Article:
The dynamic duo of Ezra Jack Keats Award-winning author Julie Fogliano and Caldecott Award-winning illustrator Lane Smith team up to tell a delightful story about a boy and a girl who explore an abandoned house and imagine who might have lived there in A House That Once Was .Read more...
The dynamic duo of Ezra Jack Keats Award-winning author Julie Fogliano and Caldecott Award-winning illustrator Lane Smith team up to tell a delightful story about a boy and a girl who explore an abandoned house and imagine who might have lived there in A House That Once Was.
Deep in the woods
is a house
just a house
that once was
but now isn't
Who lived in that house? Who walked down its hallways? Why did they leave it, and where did they go?
Two children set off to find the answers, piecing together clues found, books left behind, forgotten photos, discarded toys, and creating their own vision of those who came before.
"Accompanied by Lane's evocative art that suggests layers of history, Fogliano's story turns this childhood scenario into a radiant poem about the mysteries of other people and the wonderfulness of home." --New York Times
Two children encounter an abandoned house deep in the woods in this contemplative, enchanting story about memory and the places in between then and now.
Writing in rhythmic, fluid verse, Julie Fogliano brings us the inner thoughts of two children who discover a house at the top of a hill, “a house that was once painted blue.” The tone of A House That Once Was is one of mystery and wonder as the children tiptoe toward the house and creep inside. Fogliano’s attentive, evocative writing captures the spectral in-between state of the house and its effect on the children. A door is “closed, but not quite”; the children are “whispering mostly but not really speaking” as they enter; the person who once lived there is “gone but . . . still everywhere.” The children explore what remains in the home and, putting abundant imagination to use, what it tells them about who once lived there. In a series of six spreads, they imagine who that occupant could have been.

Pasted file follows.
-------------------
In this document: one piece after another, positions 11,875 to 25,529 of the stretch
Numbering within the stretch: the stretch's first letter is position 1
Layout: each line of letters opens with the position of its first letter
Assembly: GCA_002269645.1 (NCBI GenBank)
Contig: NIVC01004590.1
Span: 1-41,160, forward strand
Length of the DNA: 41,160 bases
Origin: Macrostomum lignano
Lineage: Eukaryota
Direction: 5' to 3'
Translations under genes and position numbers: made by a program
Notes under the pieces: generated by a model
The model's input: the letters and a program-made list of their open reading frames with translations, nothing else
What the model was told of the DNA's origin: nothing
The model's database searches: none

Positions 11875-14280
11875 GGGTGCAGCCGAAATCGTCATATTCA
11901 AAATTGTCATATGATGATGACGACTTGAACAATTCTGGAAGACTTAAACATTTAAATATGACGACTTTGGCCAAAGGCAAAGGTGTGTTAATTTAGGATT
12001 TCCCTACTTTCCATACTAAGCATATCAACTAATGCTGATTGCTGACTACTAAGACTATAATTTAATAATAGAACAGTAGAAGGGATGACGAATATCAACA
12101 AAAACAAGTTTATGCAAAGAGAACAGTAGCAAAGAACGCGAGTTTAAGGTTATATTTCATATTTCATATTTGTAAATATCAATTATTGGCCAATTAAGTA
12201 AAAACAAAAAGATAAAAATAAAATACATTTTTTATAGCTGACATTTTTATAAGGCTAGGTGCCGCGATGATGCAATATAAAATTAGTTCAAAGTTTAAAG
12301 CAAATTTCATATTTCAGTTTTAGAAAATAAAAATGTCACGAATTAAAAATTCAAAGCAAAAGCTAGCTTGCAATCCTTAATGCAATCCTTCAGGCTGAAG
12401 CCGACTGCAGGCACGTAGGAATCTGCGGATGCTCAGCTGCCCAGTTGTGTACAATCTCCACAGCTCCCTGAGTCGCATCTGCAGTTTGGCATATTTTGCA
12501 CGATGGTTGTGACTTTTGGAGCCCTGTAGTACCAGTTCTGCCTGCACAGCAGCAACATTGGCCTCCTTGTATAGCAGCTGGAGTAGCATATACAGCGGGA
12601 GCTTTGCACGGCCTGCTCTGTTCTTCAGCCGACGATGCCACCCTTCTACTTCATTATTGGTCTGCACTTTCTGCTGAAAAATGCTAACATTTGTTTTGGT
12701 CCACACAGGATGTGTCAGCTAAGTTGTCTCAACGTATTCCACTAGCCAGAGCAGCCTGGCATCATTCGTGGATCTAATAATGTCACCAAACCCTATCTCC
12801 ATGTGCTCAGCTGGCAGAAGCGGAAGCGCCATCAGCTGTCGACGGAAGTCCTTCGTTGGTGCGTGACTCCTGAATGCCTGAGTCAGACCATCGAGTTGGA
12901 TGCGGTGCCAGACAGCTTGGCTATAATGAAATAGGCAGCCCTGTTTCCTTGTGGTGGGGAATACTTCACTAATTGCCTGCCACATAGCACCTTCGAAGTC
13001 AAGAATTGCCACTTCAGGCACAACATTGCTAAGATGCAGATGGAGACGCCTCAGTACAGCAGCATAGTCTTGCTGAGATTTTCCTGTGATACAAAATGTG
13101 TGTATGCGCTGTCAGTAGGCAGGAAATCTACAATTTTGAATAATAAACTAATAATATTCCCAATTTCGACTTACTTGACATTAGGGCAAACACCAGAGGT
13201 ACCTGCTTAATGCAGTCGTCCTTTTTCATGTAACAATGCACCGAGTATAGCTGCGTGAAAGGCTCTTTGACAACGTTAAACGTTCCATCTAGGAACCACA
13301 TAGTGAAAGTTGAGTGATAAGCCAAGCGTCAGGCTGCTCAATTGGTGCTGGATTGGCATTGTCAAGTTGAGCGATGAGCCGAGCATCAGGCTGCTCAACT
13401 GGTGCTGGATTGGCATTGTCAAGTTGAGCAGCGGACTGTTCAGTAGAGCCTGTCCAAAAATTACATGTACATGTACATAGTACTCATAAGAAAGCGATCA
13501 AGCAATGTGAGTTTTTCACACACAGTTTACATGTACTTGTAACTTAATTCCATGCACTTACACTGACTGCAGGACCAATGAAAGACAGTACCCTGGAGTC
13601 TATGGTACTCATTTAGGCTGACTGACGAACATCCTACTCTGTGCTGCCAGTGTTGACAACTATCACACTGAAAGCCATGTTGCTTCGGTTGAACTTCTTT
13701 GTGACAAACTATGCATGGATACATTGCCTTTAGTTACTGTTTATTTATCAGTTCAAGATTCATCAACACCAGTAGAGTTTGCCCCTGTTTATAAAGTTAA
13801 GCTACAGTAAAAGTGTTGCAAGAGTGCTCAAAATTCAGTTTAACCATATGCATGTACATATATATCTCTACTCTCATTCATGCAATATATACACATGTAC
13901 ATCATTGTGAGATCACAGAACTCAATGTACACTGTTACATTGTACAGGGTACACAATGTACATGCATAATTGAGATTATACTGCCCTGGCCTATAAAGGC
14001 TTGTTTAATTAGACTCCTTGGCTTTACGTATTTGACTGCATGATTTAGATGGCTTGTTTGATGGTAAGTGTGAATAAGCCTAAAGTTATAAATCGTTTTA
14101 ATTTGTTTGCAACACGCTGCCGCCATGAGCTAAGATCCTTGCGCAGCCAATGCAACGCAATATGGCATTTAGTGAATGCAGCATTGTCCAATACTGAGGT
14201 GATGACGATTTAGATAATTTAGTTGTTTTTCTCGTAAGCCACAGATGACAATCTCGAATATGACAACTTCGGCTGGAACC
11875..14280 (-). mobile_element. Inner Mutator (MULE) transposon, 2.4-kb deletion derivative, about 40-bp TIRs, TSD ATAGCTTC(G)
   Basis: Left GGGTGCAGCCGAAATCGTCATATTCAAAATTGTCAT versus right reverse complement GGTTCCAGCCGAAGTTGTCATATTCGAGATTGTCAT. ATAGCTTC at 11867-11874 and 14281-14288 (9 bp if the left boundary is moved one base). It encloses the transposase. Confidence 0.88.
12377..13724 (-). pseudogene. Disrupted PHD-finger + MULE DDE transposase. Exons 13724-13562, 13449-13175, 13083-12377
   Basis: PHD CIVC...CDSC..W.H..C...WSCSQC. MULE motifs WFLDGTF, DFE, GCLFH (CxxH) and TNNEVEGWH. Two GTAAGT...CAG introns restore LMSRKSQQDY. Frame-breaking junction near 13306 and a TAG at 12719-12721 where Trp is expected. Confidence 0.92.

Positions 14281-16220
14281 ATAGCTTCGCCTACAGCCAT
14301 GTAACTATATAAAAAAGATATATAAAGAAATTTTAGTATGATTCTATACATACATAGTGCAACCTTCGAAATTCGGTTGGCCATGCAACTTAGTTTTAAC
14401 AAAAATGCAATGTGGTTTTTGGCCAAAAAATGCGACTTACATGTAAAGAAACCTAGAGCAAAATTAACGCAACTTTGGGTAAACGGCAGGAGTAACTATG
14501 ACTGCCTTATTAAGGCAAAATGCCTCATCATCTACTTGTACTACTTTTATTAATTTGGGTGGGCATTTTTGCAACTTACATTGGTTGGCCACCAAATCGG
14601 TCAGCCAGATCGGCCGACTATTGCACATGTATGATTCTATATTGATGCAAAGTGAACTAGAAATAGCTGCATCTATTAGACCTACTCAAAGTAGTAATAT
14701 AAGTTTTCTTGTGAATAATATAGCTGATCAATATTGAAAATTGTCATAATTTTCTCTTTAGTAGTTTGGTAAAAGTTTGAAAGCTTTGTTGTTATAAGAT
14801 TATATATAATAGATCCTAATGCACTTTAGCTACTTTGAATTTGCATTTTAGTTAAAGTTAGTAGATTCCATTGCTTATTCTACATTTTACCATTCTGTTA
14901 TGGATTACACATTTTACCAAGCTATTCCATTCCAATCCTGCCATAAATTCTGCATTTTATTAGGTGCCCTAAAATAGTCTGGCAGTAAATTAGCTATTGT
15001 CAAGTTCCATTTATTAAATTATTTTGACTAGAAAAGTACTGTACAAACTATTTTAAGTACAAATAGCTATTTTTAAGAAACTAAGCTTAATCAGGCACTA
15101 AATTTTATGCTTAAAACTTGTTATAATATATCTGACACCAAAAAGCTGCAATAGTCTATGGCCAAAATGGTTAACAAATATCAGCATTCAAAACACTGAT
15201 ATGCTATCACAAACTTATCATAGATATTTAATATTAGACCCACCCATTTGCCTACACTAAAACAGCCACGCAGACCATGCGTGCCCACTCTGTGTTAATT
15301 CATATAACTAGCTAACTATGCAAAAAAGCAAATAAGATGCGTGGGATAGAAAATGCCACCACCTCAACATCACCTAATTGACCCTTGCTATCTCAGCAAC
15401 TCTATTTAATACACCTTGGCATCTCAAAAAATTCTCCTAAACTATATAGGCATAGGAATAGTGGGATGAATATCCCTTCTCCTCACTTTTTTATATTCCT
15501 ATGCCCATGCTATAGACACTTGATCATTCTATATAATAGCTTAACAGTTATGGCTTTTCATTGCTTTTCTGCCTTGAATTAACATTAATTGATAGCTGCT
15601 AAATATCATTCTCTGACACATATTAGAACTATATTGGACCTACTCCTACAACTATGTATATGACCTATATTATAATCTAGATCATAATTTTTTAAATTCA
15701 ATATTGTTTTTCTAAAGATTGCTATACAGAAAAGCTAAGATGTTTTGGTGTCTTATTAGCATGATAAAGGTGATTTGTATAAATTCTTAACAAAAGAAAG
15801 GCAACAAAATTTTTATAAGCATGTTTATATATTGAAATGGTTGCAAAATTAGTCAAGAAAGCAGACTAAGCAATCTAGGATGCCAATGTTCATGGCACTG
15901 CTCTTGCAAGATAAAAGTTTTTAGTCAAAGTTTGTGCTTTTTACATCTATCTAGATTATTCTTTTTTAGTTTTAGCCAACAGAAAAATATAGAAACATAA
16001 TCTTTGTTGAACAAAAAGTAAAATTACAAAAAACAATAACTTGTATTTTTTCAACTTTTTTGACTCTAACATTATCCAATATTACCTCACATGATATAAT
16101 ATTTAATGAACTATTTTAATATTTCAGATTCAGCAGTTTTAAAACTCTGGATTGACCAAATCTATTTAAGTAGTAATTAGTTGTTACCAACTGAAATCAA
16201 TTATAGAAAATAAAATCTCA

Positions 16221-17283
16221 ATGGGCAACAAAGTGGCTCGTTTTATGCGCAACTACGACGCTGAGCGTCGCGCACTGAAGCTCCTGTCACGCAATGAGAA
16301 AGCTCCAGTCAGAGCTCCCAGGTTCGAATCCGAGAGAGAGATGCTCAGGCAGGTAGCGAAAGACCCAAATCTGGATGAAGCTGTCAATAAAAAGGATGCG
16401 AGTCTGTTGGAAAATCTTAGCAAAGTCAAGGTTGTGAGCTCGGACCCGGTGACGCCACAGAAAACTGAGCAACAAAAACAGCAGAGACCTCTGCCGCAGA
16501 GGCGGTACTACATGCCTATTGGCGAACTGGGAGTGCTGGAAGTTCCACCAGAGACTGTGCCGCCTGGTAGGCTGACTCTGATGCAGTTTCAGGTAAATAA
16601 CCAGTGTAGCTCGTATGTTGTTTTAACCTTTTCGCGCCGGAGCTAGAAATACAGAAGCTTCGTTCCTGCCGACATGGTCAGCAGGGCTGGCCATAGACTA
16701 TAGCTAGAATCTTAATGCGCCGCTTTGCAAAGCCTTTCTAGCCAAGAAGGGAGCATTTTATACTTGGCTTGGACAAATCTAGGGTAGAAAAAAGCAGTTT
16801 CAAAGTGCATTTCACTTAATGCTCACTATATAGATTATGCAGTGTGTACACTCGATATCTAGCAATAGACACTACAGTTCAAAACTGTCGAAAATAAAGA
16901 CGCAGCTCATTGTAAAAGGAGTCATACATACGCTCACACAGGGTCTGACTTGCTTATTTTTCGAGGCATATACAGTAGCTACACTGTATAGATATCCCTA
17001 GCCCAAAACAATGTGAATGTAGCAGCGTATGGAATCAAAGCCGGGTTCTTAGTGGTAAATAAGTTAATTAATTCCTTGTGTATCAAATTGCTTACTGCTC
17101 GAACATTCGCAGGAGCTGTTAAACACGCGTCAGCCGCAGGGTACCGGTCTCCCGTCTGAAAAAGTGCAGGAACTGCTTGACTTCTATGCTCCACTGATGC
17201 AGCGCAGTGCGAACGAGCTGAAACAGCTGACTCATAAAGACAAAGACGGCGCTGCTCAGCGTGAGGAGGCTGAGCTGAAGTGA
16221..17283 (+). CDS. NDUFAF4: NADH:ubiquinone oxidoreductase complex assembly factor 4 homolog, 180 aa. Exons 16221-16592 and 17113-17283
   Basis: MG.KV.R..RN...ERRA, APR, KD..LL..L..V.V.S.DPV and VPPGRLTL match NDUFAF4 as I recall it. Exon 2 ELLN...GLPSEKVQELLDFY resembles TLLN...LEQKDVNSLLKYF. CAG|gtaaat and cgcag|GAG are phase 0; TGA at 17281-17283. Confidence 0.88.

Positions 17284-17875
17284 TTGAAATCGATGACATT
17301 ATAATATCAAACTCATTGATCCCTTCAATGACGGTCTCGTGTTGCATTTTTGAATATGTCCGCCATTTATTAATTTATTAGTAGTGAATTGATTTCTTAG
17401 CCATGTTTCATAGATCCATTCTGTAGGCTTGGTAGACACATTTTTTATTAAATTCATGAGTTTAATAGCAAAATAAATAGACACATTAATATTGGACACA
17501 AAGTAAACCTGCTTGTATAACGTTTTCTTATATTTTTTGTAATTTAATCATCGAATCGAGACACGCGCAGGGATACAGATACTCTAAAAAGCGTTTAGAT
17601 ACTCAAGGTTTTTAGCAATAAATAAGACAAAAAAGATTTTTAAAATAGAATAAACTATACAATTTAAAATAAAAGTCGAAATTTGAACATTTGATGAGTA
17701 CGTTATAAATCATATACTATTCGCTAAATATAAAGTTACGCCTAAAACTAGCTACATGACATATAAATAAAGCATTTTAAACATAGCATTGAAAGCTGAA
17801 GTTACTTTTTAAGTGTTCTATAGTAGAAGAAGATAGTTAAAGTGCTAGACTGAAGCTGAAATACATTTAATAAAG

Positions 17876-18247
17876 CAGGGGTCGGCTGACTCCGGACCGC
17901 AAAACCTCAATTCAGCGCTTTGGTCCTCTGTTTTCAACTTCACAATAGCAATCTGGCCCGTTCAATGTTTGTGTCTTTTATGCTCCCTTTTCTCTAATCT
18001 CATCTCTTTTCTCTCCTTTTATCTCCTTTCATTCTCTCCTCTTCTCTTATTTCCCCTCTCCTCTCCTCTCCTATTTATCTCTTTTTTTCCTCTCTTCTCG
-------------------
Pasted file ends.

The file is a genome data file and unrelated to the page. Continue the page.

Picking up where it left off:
Lane Smith’s highly textured illustrations feature faded hues (with subtle pops of color) and more gestural shapes in the interior house spreads. The natural world outside of the home, as well as the spreads showing the imagined occupants, are more vividly colored and showcase bolder lines, as if the memories are sharper than the current moment. (A tiny note on the copyright page indicates that these “present-day” and “imagined” scenes are rendered in two different mediums.)
This is a story that will captivate its readers—much like the house captivates these curious children.